Thursday, December 20, 2007

Grief Stinks Part II

To become different from what we are, we must have some awareness of what we are.

— Eric Hoffer

I read something in the last day or two that has stuck with me, and I thought I'd share it as it relates well to my previous post about essential oils, as well as my post about endorphins.

So much of grief in that first critical year or so is about our perceived lack of control. We talk about how grief comes in waves, washing powerfully over us as we struggle to remain upright. I've also read of people who describe those moments as a "grief ambush." Notice that the language here is all in the passive tense. Grief is something that happens to us, it is not something that we do. Grief attacks us or strikes us, hitting us when we least expect it. Both these metaphors portray us the griever as the victim of powerful forces beyond our control. We can certainly feel helpless when gripped by such potent emotions as hopelessness, fear, or despair.

I'm continually amazed at the role biology plays in our lives. I've mentioned previously that some of the biggest aspects of grieving are strictly biological. So, it is really helpful to know that in some ways we can turn the tables on grief, and that understanding a few biology basics can dramatically impact our sense of well-being. When we smile, forced or otherwise, we have no choice — endorphins are released, and the pain is dulled a bit. This is not something we have to think about. We don't say, "gee, I want the pain to go away," and invest a lot of time thinking ourselves better. Instead, we smile, and the pain is dulled. It is a hard-wired circuit, and all we have to do is flip the switch.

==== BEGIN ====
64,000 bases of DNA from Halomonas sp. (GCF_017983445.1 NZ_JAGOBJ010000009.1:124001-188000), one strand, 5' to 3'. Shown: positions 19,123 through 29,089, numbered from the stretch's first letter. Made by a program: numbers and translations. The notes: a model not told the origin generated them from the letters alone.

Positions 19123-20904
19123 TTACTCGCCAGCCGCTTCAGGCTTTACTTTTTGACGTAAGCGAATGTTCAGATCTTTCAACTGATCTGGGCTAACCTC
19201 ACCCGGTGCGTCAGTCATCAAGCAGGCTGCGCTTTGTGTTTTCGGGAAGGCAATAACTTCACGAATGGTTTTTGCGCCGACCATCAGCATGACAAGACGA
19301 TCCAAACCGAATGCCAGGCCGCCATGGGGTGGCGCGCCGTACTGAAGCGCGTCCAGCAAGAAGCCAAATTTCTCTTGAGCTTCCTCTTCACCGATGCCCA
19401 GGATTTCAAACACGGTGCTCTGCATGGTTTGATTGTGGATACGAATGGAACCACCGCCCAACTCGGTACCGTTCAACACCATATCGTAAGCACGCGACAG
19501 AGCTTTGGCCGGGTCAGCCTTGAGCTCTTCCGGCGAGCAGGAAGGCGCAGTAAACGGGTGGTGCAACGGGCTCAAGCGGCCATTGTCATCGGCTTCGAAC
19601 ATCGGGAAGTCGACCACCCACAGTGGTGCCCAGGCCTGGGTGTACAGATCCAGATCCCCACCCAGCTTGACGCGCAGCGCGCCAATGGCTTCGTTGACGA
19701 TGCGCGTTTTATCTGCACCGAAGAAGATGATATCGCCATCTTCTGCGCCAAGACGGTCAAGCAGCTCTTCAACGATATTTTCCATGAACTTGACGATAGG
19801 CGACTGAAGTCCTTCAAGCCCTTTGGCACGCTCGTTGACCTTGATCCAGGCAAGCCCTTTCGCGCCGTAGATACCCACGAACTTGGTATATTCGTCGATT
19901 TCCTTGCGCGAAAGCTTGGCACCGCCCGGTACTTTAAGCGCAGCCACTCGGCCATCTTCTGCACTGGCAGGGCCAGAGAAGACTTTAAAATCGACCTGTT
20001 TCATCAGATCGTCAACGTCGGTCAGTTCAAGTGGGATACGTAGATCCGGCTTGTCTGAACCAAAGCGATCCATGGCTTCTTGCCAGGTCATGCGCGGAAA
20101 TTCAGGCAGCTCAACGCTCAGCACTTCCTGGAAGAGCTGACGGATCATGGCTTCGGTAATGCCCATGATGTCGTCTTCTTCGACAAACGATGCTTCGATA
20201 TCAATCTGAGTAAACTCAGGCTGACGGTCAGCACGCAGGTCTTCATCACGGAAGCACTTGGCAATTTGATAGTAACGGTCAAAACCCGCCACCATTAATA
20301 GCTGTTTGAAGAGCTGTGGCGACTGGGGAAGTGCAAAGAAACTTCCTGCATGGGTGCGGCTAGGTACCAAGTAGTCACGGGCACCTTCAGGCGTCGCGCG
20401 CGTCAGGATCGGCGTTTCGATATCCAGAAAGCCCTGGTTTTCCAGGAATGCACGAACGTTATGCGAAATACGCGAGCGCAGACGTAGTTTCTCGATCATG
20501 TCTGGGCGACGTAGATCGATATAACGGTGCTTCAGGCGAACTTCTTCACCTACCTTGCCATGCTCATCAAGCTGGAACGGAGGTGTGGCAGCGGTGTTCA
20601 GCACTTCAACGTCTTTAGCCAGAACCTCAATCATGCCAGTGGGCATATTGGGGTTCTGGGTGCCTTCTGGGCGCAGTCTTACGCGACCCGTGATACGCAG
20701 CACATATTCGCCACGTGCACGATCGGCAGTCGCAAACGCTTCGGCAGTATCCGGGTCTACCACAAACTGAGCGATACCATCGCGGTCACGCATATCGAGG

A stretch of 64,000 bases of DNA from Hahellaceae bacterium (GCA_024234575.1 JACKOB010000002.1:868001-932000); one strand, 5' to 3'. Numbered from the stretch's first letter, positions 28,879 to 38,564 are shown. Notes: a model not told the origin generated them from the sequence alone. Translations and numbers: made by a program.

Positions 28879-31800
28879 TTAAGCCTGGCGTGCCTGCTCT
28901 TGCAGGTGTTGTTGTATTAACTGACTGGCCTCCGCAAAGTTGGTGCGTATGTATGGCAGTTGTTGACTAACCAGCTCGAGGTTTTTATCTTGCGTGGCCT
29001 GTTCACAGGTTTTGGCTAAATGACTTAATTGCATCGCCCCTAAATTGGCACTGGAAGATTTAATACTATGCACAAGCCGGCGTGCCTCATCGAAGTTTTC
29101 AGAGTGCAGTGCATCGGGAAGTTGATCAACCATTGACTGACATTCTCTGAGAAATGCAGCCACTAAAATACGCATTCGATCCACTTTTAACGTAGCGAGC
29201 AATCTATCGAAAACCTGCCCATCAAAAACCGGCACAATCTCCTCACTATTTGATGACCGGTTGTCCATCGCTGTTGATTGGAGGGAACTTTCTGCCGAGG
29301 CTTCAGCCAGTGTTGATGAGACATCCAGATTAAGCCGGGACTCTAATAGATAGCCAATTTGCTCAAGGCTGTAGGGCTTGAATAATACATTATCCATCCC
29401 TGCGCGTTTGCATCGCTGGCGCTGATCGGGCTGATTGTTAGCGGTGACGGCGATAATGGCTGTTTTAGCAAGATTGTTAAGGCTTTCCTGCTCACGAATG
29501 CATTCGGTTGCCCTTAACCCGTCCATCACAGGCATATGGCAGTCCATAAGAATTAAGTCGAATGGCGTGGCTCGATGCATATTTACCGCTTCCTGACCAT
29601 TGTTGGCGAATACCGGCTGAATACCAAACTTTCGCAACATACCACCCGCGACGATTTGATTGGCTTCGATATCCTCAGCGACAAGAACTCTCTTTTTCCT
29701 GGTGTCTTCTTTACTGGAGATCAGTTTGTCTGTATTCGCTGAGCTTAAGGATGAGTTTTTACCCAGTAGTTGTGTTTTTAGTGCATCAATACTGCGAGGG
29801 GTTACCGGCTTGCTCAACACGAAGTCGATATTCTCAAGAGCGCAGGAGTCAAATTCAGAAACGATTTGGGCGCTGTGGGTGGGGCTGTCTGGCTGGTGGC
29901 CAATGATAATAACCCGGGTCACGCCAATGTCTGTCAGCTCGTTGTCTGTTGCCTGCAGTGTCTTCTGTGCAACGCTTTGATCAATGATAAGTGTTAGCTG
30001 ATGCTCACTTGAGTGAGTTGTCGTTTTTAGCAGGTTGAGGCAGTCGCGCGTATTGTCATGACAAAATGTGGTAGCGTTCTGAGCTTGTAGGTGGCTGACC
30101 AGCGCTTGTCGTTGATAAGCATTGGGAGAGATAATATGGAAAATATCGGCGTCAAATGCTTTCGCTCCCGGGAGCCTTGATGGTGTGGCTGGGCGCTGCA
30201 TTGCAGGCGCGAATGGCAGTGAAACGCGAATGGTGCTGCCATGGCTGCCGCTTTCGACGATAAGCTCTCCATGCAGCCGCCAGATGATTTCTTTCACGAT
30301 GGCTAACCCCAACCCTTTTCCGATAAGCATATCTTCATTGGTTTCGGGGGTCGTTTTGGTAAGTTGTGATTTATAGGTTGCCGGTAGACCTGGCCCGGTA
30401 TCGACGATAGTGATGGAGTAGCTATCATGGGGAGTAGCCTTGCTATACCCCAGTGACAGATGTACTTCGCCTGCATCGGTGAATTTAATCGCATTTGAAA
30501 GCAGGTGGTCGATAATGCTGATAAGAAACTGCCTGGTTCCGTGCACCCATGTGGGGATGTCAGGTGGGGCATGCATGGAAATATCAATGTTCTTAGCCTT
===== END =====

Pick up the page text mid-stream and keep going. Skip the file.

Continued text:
Likewise, when we smell an essential oil, our olfactory nerve instantly signals our limbic system (one of the oldest parts of our brain), and our mood is changed. Instantly. We have no choice in the matter. We smell the oil, the circuit is completed, and we feel differently, immediately.

But is it really that simple? Do these "tricks" really work? To answer that, I'll point you to a remarkable website that demonstrates how women in childbirth can use laughter to relieve their pain [discretion advised: explicit birth video]. I plan on using this if I ever pass another kidney stone ;-)

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